For decades, the New York Freedom of Information Law (FOIL) has allowed citizens access to public documents, and the statute has made enormous strides toward promoting government transparency. Open government groups have nonetheless long demanded stronger versions of FOIL and have endeavored to make an award of attorneys' fees mandatory in instances where a court finds that a government agency has improperly withheld documents sought by a citizen pursuant to a FOIL request.
As described in the last article in our four-part series, in December 2017, the FOIL statute was amended to make attorneys' fees mandatory when an agency's refusal to produce documents is unreasonable. While courts seem to have little discretion in the matter, we note that the award is not absolutely mandatory, because the court must find that the withholding was unreasonable. Government agencies need to be timely and cautious when considering and responding to FOIL requests. Below we outline the development of the revised statute as chronicled in our series.
Legislature Considers Change to FOIL to Mandate Attorney Fees (December 17, 2015)
After Governor Cuomo rejected a bill submitted by the legislature revising the FOIL statute, it nevertheless became clear that the bill would resurface and would contain a provision that attorneys' fees would be mandatory in instances where the government agency "unreasonably" withheld the documents sought by a FOIL requester. The authors advised the legislature to consider discarding the vaguely ambiguous "unreasonable" standard for a better one in which fees would be awarded only when an agency lacked "substantial justification" for withholding documents.
NY Should Unify Standards for Attorney Fees Against State Agency (June 30, 2016)
When two draft bills were introduced in May 2016 in a new effort to reform FOIL, the legislature adopted our recommendation to apply the "substantial justification" standard when measuring whether to award attorneys' fees against an agency.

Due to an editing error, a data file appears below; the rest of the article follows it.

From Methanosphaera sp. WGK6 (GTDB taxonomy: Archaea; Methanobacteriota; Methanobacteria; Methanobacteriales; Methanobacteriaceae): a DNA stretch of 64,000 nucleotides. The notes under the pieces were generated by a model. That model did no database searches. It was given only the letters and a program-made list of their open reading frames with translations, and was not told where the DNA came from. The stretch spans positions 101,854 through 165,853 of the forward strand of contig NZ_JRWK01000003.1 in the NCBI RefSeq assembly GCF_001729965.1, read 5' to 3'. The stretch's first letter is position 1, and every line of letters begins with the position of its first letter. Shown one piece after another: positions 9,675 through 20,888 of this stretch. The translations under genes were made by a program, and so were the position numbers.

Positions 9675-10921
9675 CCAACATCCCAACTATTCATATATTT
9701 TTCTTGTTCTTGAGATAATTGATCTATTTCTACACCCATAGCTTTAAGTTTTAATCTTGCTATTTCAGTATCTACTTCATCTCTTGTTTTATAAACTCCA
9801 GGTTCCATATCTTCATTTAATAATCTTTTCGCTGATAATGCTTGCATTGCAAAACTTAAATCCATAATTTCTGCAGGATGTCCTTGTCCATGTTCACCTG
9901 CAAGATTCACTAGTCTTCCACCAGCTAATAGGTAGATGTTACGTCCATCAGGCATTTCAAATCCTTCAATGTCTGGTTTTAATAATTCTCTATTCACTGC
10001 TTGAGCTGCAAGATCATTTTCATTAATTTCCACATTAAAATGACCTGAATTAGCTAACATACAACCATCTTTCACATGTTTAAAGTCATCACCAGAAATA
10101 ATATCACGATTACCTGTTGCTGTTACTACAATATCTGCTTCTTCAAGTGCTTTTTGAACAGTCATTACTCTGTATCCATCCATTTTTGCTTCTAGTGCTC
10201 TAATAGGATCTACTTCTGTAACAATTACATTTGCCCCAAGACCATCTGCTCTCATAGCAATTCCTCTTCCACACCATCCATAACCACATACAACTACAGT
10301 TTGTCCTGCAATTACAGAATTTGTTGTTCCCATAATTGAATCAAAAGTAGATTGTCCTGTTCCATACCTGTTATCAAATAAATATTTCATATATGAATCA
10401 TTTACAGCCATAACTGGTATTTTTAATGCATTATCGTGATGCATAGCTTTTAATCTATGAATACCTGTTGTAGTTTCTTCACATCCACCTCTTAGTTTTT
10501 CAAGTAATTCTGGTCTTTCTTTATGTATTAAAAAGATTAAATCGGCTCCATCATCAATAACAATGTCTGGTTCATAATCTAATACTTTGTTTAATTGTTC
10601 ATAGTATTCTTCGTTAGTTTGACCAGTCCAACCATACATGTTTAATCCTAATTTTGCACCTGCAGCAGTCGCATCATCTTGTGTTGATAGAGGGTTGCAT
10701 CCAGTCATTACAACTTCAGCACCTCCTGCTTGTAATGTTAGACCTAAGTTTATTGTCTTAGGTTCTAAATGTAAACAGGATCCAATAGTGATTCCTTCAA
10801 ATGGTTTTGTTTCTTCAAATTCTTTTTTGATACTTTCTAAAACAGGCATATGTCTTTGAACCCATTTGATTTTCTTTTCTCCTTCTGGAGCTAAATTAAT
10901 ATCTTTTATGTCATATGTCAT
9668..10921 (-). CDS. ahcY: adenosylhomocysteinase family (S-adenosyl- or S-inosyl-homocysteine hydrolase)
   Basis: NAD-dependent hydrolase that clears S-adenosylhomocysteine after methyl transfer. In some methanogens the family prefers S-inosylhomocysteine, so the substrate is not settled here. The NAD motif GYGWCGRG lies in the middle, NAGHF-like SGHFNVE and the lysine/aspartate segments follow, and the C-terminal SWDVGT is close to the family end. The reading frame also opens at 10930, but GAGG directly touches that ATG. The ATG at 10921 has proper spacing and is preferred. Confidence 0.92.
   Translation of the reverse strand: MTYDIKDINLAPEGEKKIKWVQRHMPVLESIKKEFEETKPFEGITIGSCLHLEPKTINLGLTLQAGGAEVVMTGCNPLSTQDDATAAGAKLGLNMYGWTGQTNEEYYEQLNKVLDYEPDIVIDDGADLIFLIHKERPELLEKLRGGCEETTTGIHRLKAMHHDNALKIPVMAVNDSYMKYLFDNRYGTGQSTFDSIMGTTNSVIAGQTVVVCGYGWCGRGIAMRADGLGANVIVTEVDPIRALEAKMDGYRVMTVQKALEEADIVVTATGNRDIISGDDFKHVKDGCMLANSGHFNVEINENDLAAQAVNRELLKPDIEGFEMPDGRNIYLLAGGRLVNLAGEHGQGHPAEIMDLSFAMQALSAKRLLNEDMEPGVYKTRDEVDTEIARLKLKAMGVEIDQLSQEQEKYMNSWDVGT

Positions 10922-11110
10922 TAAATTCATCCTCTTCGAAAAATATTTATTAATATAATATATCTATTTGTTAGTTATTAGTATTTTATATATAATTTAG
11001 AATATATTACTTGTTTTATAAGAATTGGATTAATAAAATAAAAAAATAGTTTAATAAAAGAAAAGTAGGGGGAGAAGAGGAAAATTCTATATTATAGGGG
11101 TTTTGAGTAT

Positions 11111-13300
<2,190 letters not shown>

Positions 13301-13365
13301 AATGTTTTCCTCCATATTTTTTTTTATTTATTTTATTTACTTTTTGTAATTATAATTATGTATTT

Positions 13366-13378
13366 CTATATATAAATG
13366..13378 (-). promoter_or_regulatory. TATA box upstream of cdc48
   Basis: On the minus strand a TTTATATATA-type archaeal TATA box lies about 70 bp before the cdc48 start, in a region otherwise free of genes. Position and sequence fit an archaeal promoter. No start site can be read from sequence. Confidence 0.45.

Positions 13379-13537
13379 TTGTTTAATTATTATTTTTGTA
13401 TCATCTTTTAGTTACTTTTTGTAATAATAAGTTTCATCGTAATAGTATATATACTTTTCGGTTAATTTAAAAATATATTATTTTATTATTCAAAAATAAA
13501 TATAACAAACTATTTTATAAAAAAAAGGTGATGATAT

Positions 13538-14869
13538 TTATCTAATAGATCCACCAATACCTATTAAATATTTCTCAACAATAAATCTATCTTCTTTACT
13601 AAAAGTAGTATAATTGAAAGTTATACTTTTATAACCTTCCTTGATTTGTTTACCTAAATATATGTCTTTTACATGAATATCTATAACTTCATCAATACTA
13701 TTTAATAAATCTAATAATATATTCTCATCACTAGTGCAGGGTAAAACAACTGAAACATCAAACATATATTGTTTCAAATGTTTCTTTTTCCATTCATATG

New York FOIL Bill Reappears: Attorneys' Fee Standard Shifts Again (February 22, 2017)
In the shifting sands of Albany draftsmanship, the FOIL bills stalled in committee. Then, later in the 2017-2018 legislative session, the sponsors reintroduced new bills. This time, however, the standard for awarding attorneys' fees drifted back to one of "reasonableness." The standard of "substantial justification" had been washed away.
FOIL Practitioners: One Step Closer to Mandatory Fee Awards (February 23, 2018)
After nearly three years of wrangling, the legislature and the governor's office agreed on revisions. In December 2017, the FOIL statute was amended to make attorneys' fees mandatory when the agency's refusal to produce documents is unreasonable. While courts seem to have little discretion in this determination, we note in this article that the award is not absolutely mandatory, because the court must find that the withholding was unreasonable—a factual finding. We also note in this article how an agency might persuade a court that its refusal to produce documents was reasonable even if wrong. The statute continues to allow for "reasonable mistake," and we expect the jurisprudence to develop in the realm of tolerance for reasonable mistakes by agencies in the FOIL world.